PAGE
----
as for your beagle running off like a bandit with anything she can get her hands on......thats a beagle for you, and i dont think anyone could understand this quite as well as any beagle owner, as they are notorious for this....if u read my threads u will see that i recently had to euthanize my beagle Porkchop less than a wk ago, just thought i would comment on ur panty issue:

My beagle, POrkchop, had this thing with panites as well i think it is the smell of a womans area that they like, my friend has 3 beagles who do the same, they are the same as mine was, any used tampon/pad left loose in the garbage would be gold for him....dirty panties too, never fresh clean outta the wash ones...always ones in the clothes hamper.....anyway just thought i would let u kno that your problem with the pantie fetish isnt isolated, as i think it is fair to say ANY Beagle seems to like these...from my experiences stop this, i was forced to put a big rock on our garbage can in the washroom, cause like yours, he is sneaky and wouldnt tip it over, meerly take a peak to see whats good, then rip the $hiat outta it.....hence why we would kno he did it, he wasnt too smart at coverin up after for the panties, mayb put your dirty clothes hamper or w/e ur using in a closet so theyre is no access for you four-legged friend to ruin them....

best wishes and good luck

Chad.....keep me posted.

May 4th, 2006, 02:22 PM
Thanks for the replies. I do think you have to be a beagle owner to understand their mentality; totally food driven. It helps to know that we are not alone in our problems. By the way, her name is Chloe. Years ago, she got up on the dining room table in the dark of night, which I didn't even know she was capable of doing, and made off with an entire bag of Hershey's kisses. She ate the whole bag foil and all. I just found little bits and pieces around. Luckily, since it was milk chocolate, she didn't suffer any ill effects, but that is just an example of the lengths she will go. Needless to say, we don't leave any food on the tables anymore, wrapped or otherwise.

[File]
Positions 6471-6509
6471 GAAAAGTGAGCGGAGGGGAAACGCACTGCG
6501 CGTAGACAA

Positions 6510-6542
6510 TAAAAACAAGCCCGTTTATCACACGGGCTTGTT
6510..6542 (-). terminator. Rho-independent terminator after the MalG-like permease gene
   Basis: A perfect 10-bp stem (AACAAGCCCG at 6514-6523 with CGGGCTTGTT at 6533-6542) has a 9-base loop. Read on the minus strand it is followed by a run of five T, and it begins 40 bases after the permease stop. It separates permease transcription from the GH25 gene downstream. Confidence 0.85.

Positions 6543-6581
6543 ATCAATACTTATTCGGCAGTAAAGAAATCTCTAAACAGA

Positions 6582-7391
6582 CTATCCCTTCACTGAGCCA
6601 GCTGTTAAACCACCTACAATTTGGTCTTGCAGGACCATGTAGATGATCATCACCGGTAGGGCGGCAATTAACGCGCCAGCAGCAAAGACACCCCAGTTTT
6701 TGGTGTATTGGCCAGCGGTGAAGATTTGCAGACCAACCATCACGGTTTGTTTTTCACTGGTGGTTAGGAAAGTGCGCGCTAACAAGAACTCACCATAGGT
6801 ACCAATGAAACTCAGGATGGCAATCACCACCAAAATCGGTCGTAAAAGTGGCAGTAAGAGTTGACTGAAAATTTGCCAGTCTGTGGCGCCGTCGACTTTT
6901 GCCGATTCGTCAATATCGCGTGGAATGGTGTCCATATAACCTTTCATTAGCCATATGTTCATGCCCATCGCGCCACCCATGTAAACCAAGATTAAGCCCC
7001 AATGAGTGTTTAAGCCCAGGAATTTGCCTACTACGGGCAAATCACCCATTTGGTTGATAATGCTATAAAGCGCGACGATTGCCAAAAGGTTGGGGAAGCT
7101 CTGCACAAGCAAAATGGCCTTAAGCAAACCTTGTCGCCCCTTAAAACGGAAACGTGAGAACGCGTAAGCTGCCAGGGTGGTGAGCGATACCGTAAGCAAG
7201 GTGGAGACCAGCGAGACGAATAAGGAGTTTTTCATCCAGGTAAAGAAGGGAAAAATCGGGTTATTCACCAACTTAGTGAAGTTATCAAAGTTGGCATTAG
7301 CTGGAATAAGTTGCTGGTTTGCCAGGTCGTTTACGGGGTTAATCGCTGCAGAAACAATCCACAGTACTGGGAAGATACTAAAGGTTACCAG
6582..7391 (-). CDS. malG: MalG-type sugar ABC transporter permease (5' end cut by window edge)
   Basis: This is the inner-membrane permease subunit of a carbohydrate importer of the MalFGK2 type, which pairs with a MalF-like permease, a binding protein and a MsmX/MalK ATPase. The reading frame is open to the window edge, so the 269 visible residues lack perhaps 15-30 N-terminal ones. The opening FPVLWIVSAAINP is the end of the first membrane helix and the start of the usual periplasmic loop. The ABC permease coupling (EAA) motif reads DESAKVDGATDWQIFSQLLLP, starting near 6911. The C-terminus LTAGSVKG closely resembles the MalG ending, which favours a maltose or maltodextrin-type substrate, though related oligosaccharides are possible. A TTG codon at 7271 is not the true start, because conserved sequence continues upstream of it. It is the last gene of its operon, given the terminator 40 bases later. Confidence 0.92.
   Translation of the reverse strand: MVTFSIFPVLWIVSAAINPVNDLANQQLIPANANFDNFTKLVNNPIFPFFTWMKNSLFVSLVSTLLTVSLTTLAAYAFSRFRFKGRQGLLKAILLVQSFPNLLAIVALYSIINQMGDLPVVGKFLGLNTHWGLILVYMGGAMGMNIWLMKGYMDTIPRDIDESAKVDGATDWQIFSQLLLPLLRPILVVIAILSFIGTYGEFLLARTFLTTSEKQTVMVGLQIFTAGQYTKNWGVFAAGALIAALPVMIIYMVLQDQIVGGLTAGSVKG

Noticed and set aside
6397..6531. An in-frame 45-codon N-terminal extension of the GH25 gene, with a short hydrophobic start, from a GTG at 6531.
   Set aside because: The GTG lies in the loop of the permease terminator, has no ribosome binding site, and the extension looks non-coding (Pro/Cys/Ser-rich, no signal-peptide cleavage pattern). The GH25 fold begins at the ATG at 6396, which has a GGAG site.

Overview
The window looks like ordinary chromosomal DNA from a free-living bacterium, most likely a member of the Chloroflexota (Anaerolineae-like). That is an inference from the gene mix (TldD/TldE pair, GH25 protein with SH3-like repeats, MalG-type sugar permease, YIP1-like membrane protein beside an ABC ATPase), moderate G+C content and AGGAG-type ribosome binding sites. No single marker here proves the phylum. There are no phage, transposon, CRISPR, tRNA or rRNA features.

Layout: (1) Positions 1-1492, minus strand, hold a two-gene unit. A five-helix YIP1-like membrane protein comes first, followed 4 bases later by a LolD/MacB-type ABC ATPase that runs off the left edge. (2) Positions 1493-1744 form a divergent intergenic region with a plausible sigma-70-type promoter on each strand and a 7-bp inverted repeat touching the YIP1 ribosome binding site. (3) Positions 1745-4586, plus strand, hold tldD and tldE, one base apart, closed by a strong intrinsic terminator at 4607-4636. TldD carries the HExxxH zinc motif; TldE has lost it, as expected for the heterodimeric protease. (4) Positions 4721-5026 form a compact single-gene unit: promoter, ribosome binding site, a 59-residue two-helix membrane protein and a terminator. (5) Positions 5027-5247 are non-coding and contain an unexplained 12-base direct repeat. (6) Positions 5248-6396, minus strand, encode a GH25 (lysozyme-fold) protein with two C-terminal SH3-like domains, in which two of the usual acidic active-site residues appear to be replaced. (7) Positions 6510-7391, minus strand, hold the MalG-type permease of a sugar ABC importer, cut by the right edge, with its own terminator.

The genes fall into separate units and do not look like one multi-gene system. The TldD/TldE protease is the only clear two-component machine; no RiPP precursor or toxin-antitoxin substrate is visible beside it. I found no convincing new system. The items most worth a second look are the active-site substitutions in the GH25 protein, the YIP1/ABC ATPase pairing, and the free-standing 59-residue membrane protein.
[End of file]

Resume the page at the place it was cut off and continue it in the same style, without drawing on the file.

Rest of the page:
To answer your questions, yes, she has always been this way. No, she doesn't seem to drink more water than normal. I am feeding her NutroMax weight control formula for overweight less active dogs from PetSmart. We very seldom give her treats. These days, she gets them with her medicine. That's how we get the medicine down, usually wrapped in a small piece of turkey. I think getting into other food may contribute to her weight problem, but I don't think it is a major factor. I don't think she gets away with it every day or anything, more like she strikes gold once or twice a week. The blood tests for the thyroid condition were inconclusive if I remember, I think borderline; so he said to give it a try and see if the medicine made any difference.

The vet seemed to pay more attention this week to my description of her messy anus. Last time, he just attributed it to her diareah. He did a test and found that her anal sphincter is not reacting to his prodding as it should. He doesn't think there is anything he can do about this, it is just an age thing. He did try an "experiment" and gave her a shot of estrogen, which he says helps if the problem is with the vaginal sphincter. He also thought that there was an area where a small amount of feces was getting trapped and not expelled. He thinks it is these feces that are being left when she sits. Not a very promising diagnosis.

Her stool that I brought him looked normal. He didn't really examine it. I guess he prefers to get a really fresh sample, so he took his own. It was soft, but no diahreah. He was concerned about the yellowish greenish color and was thinking there might be a pancreatic problem. When he examined it under the microscope, he found a bunch of parasites in there, not something he sees very often. He had me look at the slide and and there were these little cirlces with red in them. He said they were eggs. He did not think they were worms, but some other sort of parasite. He seemed really surprised to find them like it's very uncommon. He decided that the next course of treatment was to tackle these babies, rather than investigate a pancreatic problem. She is now on metro nidazole, tetracycline, lomitil as needed for diahreah, and soloxine for her thyroid.

Thanks for your support and sorry to hear about Porkchop. We lost our other beagle, Chloe's son, when he was only two years old. He was not quite as food obsessed as her and not nearly as clever, but he was a looker. We always teased that she had the brains and he had the looks. They were quite a team getting into mischief. I couldn't imagine owning three beagles like your friends!